In 1997 the Disney Channel began a tradition that continues to this day – the Disney Channel Original Movie (otherwise known as a “DCOM”). Before this they had a series of films known as “Disney Channel Premiere Films”, but fourteen years after that name’s 1983 premiere, they suddenly changed the moniker. The change was not merely cosmetic, however. The Disney Channel began to heavily promote their original movies and as a result the station’s popularity began to boom. DCOMs became a social event among young children.
The movies usually starred young kids, usually between 12 and 15, and pushed strong moral values. They often contained fantastical elements, diverse casts (more on this later), and that timeless message of “be true to yourself.”
Unsurprisingly most of these are cheesy, melodramatic, and cheap. But what else do you expect from made-for-cable movies whose target audience is ten year olds?
So what is this write-up all about? Well, I’m fairly young and from 2001 to 2004 I watched the Disney Channel religiously (I was eleven, everybody was doing it). During that time period I saw just about all of the content Disney had to offer. But inevitably I grew out of it, I dropped the channel like a rock, and I haven’t watched it since.
But nostalgia is a cruel mistress. A few years ago a friend of mine, Greg Royce, suggested the idea of watching all of them and doing write-ups for each one. Eventually he decided he didn’t hate himself quite that much, but I liked the idea and agreed to go in on it with him. Two years later we’re finally doing it.
These are peculiar films that have been largely forgotten save for the occasional “Only 90s Kids Remember This” list on Buzzfeed. But I feel they’re ripe for discussion. At times these films could stop feeling like movies and more like product, like corn syrup. But other times they could also have a lot of heart and soul behind them, especially when they attempted to be poignant.
Perhaps the biggest reason for wanting to undergo this though is simply to revisit childhood. I had a lot of fun with these movies as a kid, and I hope some of them hold up.
Hey folks, Wag isn’t dead, far from it. We are pleased to announce that on occasion we will be presenting short films and other visual entertainments to the public here on Wag. First up is a short film that I had the distinct pleasure to make recently, called Coffee with Lou.
Coffee with Lou is about a young man named Jeremy who has started sharing his morning coffee with a recent friend named Lou. Lou, however, has a deep secret that may change how Jeremy thinks of him. Things are not always what they seem.
This is the first episode of the new podcast hosted by myself. It is based on a series of articles I will be writing for TarsTarkas.net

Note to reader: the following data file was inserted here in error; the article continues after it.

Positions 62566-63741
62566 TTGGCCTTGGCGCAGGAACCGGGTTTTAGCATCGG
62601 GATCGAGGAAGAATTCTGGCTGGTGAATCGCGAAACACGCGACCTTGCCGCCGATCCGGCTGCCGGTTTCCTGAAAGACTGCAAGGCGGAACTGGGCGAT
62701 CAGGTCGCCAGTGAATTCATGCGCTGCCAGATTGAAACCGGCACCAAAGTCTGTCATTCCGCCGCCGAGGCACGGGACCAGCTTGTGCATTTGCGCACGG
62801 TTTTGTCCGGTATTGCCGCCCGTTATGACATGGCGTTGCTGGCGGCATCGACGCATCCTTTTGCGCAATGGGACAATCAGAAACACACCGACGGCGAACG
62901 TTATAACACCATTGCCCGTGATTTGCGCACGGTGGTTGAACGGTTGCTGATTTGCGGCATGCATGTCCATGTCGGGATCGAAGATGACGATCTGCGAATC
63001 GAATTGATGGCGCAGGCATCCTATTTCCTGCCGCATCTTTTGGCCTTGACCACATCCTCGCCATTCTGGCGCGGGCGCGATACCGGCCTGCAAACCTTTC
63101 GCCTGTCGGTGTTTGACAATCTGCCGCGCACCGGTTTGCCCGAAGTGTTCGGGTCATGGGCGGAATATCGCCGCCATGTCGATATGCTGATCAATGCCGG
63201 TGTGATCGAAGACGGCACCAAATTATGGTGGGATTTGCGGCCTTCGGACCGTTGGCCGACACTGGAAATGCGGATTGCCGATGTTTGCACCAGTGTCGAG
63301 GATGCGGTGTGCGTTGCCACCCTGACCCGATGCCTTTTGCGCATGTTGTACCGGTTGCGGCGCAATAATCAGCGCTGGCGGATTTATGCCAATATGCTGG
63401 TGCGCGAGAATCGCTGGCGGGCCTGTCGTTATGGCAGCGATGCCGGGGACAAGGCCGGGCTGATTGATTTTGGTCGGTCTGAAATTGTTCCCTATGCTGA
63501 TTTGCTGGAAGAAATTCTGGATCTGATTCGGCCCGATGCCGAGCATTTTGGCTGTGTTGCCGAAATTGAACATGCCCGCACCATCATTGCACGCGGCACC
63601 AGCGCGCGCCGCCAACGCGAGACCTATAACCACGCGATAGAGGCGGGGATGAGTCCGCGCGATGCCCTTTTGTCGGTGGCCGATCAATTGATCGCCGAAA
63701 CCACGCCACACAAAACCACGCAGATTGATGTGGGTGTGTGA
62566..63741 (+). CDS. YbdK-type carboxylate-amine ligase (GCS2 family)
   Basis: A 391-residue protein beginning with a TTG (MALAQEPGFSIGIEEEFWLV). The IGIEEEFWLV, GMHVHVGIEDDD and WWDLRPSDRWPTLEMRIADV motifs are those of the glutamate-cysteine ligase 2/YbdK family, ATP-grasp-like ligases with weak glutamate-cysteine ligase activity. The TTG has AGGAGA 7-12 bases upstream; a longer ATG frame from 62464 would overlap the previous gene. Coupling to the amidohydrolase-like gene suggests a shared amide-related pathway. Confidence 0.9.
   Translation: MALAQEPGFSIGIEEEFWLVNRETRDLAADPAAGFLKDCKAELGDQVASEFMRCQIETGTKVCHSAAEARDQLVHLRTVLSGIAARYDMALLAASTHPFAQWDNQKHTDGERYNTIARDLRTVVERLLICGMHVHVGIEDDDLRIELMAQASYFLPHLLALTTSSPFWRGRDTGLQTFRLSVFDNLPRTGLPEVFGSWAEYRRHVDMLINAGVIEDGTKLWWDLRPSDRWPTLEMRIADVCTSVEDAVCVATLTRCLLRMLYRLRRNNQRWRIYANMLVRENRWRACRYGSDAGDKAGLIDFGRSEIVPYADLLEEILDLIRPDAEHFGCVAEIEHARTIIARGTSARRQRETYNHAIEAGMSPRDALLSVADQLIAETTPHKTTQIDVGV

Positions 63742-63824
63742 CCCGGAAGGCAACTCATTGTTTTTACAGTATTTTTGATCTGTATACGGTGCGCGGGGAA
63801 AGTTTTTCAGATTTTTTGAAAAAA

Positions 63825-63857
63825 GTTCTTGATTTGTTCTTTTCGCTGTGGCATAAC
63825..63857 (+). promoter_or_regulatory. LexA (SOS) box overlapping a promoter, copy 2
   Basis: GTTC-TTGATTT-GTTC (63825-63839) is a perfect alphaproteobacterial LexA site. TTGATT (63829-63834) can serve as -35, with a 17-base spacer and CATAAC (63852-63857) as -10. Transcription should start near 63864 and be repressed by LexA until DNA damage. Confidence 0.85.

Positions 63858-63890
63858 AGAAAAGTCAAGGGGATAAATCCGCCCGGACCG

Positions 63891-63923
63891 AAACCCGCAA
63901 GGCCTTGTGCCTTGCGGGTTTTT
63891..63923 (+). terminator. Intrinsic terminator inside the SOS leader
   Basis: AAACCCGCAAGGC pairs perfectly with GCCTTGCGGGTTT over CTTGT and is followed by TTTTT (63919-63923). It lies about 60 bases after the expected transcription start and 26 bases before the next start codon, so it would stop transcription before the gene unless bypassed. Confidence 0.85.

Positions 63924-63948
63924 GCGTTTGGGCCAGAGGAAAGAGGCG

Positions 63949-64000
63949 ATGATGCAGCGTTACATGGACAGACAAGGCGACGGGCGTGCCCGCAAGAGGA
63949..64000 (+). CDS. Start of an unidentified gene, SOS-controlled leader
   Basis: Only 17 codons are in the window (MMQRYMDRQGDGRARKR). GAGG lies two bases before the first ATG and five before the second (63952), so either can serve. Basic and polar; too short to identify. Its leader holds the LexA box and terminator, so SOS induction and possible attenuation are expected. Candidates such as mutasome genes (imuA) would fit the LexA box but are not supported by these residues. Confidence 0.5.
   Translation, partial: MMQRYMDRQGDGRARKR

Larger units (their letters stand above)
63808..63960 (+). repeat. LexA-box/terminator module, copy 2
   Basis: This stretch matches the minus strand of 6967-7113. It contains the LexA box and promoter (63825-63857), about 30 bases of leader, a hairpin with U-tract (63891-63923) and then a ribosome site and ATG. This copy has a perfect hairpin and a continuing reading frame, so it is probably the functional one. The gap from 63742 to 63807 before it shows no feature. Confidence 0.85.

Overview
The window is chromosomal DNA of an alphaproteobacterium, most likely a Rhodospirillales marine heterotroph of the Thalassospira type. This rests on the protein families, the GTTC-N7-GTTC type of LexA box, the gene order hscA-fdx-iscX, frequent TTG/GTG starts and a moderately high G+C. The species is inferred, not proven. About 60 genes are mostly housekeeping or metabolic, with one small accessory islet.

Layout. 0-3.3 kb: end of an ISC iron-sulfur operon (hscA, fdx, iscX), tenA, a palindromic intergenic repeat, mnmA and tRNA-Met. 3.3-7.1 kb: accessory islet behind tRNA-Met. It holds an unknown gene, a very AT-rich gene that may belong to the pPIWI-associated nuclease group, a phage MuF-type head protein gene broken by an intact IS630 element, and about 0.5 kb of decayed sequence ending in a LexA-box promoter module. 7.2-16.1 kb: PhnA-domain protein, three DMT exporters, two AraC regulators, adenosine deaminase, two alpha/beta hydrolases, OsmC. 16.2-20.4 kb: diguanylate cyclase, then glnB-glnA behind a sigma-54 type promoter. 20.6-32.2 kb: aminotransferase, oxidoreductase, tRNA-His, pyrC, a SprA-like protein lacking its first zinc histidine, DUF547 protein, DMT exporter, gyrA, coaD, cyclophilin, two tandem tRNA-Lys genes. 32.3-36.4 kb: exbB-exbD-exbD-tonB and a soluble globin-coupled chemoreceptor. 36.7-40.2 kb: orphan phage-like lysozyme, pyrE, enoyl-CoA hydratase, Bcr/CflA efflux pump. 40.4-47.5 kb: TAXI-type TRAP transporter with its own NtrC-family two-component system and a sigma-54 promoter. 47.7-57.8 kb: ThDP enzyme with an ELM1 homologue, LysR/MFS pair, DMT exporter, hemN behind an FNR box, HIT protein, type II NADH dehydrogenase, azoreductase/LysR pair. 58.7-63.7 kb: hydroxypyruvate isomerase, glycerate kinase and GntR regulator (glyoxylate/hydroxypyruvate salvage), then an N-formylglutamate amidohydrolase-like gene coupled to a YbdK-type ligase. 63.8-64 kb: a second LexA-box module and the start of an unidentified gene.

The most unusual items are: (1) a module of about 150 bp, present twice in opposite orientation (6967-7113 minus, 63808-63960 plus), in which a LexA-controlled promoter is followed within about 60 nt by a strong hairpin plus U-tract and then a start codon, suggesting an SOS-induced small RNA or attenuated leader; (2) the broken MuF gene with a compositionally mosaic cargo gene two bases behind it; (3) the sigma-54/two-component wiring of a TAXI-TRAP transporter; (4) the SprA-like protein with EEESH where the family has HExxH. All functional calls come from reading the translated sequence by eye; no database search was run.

The podcast will be released in conjunction with the posted articles, and will be about how motion pictures and theme park attractions inspire and borrow from each other. A little bit film nerdery, a little bit theme park trivia, it should be a fun “ride”
This episode is just an introduction to the show. The next episode will be a full discussion.
First Article: Pirates of the Caribbean (Pt.1)
As the holiday season is now in full swing, it’s often up to film fans to look back and piece together the year in cinema, and what a year this was. Often, one may hear “Well, it just wasn’t a good year for movies.” and while this is almost never true, it is most certainly not true about this year. Some real good ones have come out this year, from new classics to thrilling blockbusters
Every year, a youtuber known as GEN IP compiles footage from all sorts of films to wrap up the year. It’s an overview of film in general, so there are some less than excellent films included, but it’s a great way to think back on 2012 at the movies. Enjoy.
(Special Thanks to Tim Jackson from artsfuse.org for the chance to see this film early)
When I was but a young lad, story time was a big deal for me. My father would often pick books that could be read chapter at a time, such at The Chronicles of Narnia, Little House on the Prairie, and most memorably, The Hobbit. Hearing the tales of Bilbo Baggins and his friends bit by bit, night by night, made them part of my life. My dad would often do voices for the characters, and those nights were the keys that unlocked my imagination, and truly shaped the person I would become. Years later, in 2001, a new part of me was discovered when the adaptation of Tolkien’s Lord of the Rings captured my imagination, and I knew I wanted to make films. I say this to let you know that I am very much a fan of this series, and perhaps a little biased.
The Comedy is a film where you’ll know whether you’re going to like it or hate it within the first ten minutes. Some people will walk out of it having loved every second of it, and others will undoubtedly claim that it’s the worst movie they’ve ever seen. Despite the title, The Comedy is a drama, and a slow, alienating one at that.
Tim Heidecker (Tim and Eric Awesome Show, Great Job!) plays Swanson, a privileged, aging, Williamsburg hipster with no direction in life. Lacking a conventional plot, the film is a character study that follows Swanson over the course of several weeks, as he aimlessly drifts around New York City partying and avoiding responsibility.